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Keywords for Division


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Eugene L.

Basics on the topic Keywords for Division

Introduction to the Video Keywords or Division

Instant recognition of specific keywords is a sure technique to easily proceed with the division process. Knowing the specific parts, like the dividend, divisor, quotient, and remainder, will avoid misplacement of the given and ensure a correct computation. Other words that imply division, like ratio and average, can be additional clues when easily identified in a problem requiring division as part of the solution. See how shepherd McWIlliams taught his sheep dog McWoof to learn these keywords and to help him take care of his herd.

Common Core Reference


Keywords for Division Exercise

Start the following exercises regarding the topic Keywords for Division and test your knowledge now!

Transcript Keywords for Division

Meet McWoof, sheep herding dog extraordinaire. Although he's an expert now, he wasn't always able to divide herds of sheep into smaller groups.

The keywords for division

To get where he is today, McWoof had to learn all the keywords for division. Since McWoof was a puppy, Shepherd McWilliams taught him different signals for the parts of division:

  • the dividend
  • the divisor
  • the quotient and the
  • remainder

To stop overgrazing, Shepherd McWilliams’ sheep have to graze on different fields. So, we need these 18 sheep to be divided into equal groups of 6 sheep each. In this situation, 18 is the dividend, or the number you are going to divide. 6 is the divisor, or the number of sheep in one group. From 18, we can make three equal groups of 6 sheep, so the quotient is 3. If there were any sheep left over after dividing, that would be the remainder. We could write this equation like this, this, or this.

No matter how you write it, the answer, or the quotient, is the same. When he’s finished, McWoof gives the shepherd a signal that the job is done and he can check to see if the groups are of equivalent sizes. He was taught that it's important to make sure all the groups are the same size, with no remainders. It looks like McWoof tried to divide the 18 sheep into equal groups with 5 sheep in each group. But after making 3 groups, each with 5 sheep, there are 3 sheep remaining; so the remainder is 3.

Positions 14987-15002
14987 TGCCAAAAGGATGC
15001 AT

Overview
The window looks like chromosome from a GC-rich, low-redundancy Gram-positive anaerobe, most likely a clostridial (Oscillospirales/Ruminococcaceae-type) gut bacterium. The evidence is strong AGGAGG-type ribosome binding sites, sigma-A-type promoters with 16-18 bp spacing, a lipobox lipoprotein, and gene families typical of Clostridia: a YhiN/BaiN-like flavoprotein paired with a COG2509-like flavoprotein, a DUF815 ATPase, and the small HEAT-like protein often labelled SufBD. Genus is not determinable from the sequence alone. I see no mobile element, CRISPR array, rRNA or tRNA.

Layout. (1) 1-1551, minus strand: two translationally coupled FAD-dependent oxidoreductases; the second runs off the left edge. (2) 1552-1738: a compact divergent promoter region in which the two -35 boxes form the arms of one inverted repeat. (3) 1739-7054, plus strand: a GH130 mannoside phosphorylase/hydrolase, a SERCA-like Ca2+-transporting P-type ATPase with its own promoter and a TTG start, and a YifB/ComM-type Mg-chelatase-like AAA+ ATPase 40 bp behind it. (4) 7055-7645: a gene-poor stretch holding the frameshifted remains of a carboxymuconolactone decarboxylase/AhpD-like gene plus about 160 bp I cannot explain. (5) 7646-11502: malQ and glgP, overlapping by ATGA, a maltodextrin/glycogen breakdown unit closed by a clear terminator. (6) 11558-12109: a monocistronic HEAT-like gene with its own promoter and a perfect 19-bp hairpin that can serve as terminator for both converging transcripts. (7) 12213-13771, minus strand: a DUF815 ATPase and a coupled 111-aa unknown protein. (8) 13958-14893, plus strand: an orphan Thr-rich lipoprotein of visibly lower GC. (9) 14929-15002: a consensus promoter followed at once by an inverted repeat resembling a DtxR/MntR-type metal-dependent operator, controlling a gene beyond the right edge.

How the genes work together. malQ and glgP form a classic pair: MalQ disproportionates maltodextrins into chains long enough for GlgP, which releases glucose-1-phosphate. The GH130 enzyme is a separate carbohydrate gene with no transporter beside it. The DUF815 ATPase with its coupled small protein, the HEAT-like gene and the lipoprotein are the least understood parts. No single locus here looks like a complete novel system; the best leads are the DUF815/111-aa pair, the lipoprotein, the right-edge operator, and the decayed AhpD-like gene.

The ratio

In addition to splitting the herd into equal groups, McWoof was also taught to keep track of the ratio of white sheep to black sheep in the herd. In this case, we have a ratio of 15 white sheep to 3 black sheep. Typically, we reduce the ratios to the simplest form, just like with fractions! This means that for every five white sheep, there is one black sheep. Ratios can be written in a couple of different ways.

McWilliams also taught McWoof to help determine the average amount of wool that comes from his different kinds of sheep. To find the average of something, you take a total sum and divide that by the number of elements you added together. For example, if the black sheep’s wool production looks like this, then the total sum of the pounds of wool, 9, is your dividend, and the number of things you summed, in this case, the number of black sheep, 3, is your divisor. Now we just divide 9 by 3 to find the average. So each time one of the black sheep is sheared, Shepherd McWilliams can expect an average of 3 lbs. of wool. Shepherd McWilliams is so proud of his herding hound, that he’d like to give him one of his favorite treats. Oh, I guess counting sheep has unintended consequences.

Keywords for Division exercise

Would you like to apply the knowledge you’ve learned? You can review and practice it with the tasks for the video Keywords for Division.
  • Describe different ways to represent division.


    Check the result by inverting division.

    $?\cdot 6=18$

    Keep in mind:

    dividend $\div$ divisor $=$ quotient.

    You have different ways to write down a division. But it doesn't make sense to get different results.


    The dog has to divide the flock of $18$ sheep into groups of $6$.

    This is a division task: $18\div 6$.

    • $18$ is the dividend, the number you are going to divide.
    • $6$ is the divisor, the number of sheep in each group.
    • The result, the number of groups of sheep, is the quotient. Here it is $3$.
    You can write division in different ways:

    • divisor)$\overline{\text{dividend}}$ and for the example above $6)\overline{18}$
    • dividend $\div$ divisor - this leads to $18\div 6$
    • $\frac{\text{dividend}}{\text{divisor}}$ - or for the example above $\frac{18}6$
    No matter which way of writing down division you use, the result is always the same. In this case, this is the quotient $3$.

  • Explain ratios.


    Keep in mind that we are looking for the ratio of white sheep to black sheep. Not the other way round.

    You can reduce the fraction as follows:


    But a ratio needs two arguments.